A Hollywood blockbuster about a variety oilfield fires around the globe sounds like an exciting prospect. Unfortunately, it boils down to standard-issue heroics with director Andrew V. McLaglen helming his second John Wayne saga "The Hellfighters," a tribute to troubleshooters Red Adair, 'Boots' Hansen, and 'Coots' Matthews. The high-octane explosions are more interesting that the lackluster action that surrounds them. Indeed, "The Hellfighters" could have been a television series because everything is so episodic. Somewhere, an oilfield fire erupts, and our heroes schedule their flights and check up on the equipment that they will need. Sadly, the characters and the predicaments that they find themselves in when they aren't battling infernos are bland. Chance Buckman (John Wayne) and his closest associates, Greg Parker (Jim Hutton) and Joe Horn (Bruce Cabot of "King Kong"), wear distinctive red coveralls so they can signal their co-workers. At one point, after he suffers an injury, Wayne drops out of the film to return later. Mind you, it is always good for an actor to stretch his thespian talents and take on a role that he has never tried. Somehow, John Wayne isn't as much fun unless he is fighting a military engagement, like either "The Longest Day" or "The Green Beret," or saddled atop a horse with his Stetson and handy six-shooter holstered on his hip.
"War Wagon" scenarist Clair Huffaker has penned a predictable script but does a fine job parceling out the exposition about how Buchman and his men handle their fires. The idea of snuffing out a fire with nitroglycerin is intriguing, and the fires grow more complicated as the film unfolds. The only way to generate tension and suspense emerges from the soap operatic shenanigans that the heroes and heroines contend with between the blazes. For example, womanizing firefighter Greg likes to take women to watch him perform his dangerous job so he can win their sympathy and have his way with them. These antics abruptly end after the opening fire when Chance has an accident. An energetic television news reporter charges in to interview Chance after his team has extinguished a conflagration, and a bulldozer swerves to miss the reporter. Surprisingly, the operator misses the report, but he smashes his shovel into an unsuspecting Chance. Our hero winds up in the hospital with broken ribs, but one rib has punctured a lung. Everybody wonders if Chance will survive his wound. Fearing the worse for him, Greg flies to Jackson Hole, Wyoming, for Chance's estranged adult daughter, Tish (Katherine Ross of "The Graduate"), and brings her back. Initially, Tish is reluctant to leave. The last time that she saw her father was as a youngster. One of Chance's longtime oilfield pals, Jack Lomax (Jay C. Flippen of "Cat Ballou"), confined to a wheelchair because he broke his back in a fire, brings not only Tish but also Greg up to date about Chance's condition as well as their history. Chance's doctor has to keep Chance sedated to see that the 'hellfighter' gets adequate rest so he can recover from his injuries. We learn from Lomax as well as in a previous expository passage that Chance's wife Madelyn (Vera Miles of "The Searchers") left him because she couldn't handle the suspense once her husband went off to battle a bonfire. Incredibly, but obviously to keep things in the family and promote anxiety, Greg and Tish start out abhorring each other. Since opposites always attract in Hollywood, Greg and Tish wind up wedding. Appropriately enough, Chance is sorely upset when he learns that not only did Tish witness a dangerous oilfield fire, but also that Greg is now his son-in-law. This is one of those traditional scenes where Wayne doles out a knuckle sandwich that spins Grey around. Throughout this two hour plus epic, the characters are largely one-dimensional and nothing complicated crops up about them that would alienate audiences. William Clothier's widescreen cinematographer is fantastic, and the production values are first-rate as usual for a Batjac production. "The Hellfighters" also benefits from Leonard Rosenman's terrific orchestral score. Andrew V. McLaglen keeps this nonsense moving along at a brisk clip so that it doesn't bog down and wear out its welcome.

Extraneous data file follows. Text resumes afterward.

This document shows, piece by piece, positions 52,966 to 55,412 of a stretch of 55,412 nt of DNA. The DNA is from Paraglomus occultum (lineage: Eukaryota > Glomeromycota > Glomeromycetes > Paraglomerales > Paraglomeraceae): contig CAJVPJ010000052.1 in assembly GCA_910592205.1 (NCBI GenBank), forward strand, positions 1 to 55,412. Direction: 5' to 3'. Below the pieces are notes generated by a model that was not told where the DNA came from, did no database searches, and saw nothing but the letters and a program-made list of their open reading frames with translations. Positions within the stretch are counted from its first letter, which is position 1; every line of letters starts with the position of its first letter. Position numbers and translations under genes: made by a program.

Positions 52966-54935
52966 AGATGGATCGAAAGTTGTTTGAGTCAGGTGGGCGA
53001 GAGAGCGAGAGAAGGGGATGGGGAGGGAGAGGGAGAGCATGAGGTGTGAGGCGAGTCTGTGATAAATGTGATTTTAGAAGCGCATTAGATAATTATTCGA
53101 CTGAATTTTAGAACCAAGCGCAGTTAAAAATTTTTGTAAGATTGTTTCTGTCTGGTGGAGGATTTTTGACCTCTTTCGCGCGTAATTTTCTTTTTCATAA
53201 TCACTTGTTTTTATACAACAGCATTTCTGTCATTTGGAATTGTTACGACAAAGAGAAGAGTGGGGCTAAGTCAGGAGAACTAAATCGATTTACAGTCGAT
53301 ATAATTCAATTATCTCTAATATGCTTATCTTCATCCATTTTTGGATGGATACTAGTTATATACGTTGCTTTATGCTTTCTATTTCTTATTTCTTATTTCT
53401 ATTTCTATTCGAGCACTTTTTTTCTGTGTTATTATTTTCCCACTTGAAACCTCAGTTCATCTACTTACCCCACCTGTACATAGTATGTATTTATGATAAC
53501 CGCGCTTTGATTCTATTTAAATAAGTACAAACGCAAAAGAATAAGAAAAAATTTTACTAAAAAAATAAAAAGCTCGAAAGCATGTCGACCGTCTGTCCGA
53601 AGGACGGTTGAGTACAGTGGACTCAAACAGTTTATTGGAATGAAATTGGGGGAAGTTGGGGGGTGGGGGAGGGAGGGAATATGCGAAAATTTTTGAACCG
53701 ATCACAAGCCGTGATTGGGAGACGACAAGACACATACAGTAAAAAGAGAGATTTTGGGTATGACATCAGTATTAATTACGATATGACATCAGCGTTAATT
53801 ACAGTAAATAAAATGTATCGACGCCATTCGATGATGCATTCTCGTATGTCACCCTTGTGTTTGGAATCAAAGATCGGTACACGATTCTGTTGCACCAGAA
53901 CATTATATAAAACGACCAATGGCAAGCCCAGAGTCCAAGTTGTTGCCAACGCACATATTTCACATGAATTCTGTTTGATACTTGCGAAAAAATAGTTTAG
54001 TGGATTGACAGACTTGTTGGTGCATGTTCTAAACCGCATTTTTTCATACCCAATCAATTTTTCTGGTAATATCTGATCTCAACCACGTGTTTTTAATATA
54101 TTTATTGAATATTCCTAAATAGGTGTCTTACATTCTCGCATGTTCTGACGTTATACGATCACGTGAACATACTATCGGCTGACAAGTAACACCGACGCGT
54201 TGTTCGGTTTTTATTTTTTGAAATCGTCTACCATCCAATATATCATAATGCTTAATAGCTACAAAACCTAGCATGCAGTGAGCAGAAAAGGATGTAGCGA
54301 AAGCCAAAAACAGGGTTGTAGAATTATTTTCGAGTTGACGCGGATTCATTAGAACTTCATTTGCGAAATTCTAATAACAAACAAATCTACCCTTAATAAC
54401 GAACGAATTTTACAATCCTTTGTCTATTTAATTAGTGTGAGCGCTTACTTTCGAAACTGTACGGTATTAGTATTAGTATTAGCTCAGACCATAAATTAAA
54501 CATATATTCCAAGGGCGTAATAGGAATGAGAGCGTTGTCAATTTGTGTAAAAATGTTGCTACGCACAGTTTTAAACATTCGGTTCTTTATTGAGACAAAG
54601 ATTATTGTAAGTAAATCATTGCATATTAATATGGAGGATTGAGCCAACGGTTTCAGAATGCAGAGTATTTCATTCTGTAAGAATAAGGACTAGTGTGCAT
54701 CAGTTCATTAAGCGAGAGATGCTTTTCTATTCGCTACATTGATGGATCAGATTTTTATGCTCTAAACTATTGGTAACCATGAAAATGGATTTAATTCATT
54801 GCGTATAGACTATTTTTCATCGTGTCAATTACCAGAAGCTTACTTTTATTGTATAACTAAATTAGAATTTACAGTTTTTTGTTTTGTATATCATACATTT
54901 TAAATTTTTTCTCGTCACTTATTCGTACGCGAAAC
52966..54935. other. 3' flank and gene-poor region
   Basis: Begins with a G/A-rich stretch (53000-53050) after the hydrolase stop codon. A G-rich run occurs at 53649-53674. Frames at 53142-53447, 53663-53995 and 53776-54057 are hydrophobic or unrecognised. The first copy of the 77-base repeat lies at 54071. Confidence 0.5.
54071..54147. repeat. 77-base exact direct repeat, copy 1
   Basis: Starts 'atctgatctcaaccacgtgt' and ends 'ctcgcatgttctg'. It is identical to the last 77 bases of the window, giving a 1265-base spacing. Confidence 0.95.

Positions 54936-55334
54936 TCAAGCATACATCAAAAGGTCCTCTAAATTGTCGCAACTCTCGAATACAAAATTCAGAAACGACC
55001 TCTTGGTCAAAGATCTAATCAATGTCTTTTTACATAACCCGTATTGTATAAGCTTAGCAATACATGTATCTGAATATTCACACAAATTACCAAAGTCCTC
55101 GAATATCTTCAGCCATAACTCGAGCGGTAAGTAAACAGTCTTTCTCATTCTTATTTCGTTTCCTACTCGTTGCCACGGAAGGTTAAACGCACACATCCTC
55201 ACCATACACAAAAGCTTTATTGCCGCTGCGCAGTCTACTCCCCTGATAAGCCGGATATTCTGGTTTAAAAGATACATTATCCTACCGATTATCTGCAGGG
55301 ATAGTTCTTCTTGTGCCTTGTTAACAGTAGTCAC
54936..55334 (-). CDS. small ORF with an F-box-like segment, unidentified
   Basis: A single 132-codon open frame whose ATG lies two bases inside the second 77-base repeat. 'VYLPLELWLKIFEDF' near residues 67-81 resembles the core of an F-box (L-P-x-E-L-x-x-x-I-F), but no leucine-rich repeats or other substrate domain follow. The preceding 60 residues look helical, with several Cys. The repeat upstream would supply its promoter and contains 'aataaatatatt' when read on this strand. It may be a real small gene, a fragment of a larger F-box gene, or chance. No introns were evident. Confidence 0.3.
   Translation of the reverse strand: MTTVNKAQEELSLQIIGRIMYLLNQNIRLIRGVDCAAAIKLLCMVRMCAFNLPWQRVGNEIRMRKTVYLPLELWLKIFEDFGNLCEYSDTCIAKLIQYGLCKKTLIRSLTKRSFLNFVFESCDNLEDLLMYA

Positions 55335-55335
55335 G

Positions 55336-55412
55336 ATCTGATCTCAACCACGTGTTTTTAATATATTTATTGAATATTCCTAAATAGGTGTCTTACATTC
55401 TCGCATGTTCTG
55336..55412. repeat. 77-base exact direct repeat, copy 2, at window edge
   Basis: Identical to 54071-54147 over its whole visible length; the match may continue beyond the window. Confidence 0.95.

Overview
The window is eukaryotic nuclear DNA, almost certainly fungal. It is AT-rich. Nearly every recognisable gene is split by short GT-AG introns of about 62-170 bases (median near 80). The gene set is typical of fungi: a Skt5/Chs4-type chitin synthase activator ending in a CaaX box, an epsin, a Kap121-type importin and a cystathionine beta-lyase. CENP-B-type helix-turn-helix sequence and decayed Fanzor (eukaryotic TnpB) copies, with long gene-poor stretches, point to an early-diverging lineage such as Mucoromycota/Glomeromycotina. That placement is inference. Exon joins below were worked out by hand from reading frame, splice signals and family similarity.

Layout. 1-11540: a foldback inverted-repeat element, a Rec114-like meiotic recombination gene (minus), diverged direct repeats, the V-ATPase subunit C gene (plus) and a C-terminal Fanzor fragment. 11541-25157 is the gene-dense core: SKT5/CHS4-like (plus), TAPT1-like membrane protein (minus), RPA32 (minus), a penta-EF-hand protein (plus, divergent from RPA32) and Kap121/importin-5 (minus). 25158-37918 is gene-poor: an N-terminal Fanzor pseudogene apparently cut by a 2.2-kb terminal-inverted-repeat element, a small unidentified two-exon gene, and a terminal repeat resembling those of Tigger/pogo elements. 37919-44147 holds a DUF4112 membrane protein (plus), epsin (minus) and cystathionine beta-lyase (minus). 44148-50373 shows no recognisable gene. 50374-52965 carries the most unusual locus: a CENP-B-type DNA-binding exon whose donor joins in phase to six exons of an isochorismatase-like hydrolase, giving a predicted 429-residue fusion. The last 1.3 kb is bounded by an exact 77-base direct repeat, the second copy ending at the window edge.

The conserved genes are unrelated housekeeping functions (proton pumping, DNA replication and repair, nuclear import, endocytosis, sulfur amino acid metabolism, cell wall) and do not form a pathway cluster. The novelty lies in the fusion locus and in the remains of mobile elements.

Action / Adventure / Drama / Romance / War
Action / Adventure / Drama / Romance / War
The telling of Chance Buckman an oil rig fire fighter who becomes hospitalized and has to come to grips with how his job interfered with his marriage, after being laid up in a hospital bed after an accident with a news man running in front of a bulldozer causing it to swirve into Chance, and forcing him to allow veteran oil fire fighter Greg, a cocky but knowledgeable Greg becoming his son in law and he has to learn tolerance for not being able to control his daughter wanting to visit oil fires and learn how to rekindle the spark that went out with his ex of more than 25 years and the fear of losing her daughter as well as her husband to the oil fighting.
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April 16, 2016 at 12:56 AM